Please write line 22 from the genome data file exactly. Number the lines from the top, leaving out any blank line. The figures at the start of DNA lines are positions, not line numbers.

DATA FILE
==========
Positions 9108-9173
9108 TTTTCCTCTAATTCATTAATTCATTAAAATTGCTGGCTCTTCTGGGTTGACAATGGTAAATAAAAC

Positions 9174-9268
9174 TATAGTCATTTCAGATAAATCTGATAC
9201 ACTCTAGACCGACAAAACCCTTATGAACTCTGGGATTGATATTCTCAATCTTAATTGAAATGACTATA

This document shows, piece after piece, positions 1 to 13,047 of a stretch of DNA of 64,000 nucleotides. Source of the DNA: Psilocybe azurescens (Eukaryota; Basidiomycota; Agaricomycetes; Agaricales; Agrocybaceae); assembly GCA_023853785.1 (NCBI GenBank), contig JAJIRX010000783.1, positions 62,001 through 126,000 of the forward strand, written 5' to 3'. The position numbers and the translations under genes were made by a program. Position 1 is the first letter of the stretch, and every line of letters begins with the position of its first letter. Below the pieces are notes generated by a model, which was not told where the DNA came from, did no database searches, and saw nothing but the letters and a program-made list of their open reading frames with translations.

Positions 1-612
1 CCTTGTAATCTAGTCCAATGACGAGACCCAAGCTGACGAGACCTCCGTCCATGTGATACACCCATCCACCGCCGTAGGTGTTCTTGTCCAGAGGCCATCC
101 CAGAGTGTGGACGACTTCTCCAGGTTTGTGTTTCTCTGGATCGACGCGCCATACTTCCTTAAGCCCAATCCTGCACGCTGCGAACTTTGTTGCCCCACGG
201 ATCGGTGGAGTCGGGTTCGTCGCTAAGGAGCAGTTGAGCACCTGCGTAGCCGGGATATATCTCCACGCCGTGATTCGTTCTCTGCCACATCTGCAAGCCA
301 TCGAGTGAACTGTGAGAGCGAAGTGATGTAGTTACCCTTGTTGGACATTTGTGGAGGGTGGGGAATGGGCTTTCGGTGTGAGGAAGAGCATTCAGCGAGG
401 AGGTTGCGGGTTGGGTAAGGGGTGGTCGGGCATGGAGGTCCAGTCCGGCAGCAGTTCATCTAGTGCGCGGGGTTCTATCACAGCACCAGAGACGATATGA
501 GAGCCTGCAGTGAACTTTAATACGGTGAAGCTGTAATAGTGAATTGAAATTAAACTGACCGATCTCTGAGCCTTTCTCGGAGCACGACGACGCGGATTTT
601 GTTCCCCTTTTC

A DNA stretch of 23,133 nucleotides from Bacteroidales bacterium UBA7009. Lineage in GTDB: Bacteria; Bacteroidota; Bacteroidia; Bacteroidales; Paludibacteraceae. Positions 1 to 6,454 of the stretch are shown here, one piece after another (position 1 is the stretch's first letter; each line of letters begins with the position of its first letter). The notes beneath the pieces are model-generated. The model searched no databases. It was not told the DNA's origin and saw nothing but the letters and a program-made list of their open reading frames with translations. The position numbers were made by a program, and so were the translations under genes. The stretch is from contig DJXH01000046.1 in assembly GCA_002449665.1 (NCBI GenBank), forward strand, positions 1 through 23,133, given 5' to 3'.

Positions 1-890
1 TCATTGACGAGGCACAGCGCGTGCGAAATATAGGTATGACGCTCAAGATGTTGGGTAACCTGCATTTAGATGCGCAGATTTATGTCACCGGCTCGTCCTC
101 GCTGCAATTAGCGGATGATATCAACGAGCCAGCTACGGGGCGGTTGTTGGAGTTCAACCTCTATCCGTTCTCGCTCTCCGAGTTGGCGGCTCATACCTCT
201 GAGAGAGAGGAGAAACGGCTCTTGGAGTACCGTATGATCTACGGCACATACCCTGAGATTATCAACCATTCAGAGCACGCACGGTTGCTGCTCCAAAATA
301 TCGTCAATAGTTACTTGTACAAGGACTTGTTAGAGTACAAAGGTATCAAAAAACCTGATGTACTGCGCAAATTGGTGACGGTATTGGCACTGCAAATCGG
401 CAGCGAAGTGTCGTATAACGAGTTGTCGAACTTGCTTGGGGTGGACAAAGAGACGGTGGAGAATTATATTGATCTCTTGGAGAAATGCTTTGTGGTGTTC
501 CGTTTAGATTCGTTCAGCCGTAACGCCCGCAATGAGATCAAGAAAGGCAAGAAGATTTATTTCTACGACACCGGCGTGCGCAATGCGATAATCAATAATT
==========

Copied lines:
501 CGTTTAGATTCGTTCAGCCGTAACGCCCGCAATGAGATCAAGAAAGGCAAGAAGATTTATTTCTACGACACCGGCGTGCGCAATGCGATAATCAATAATT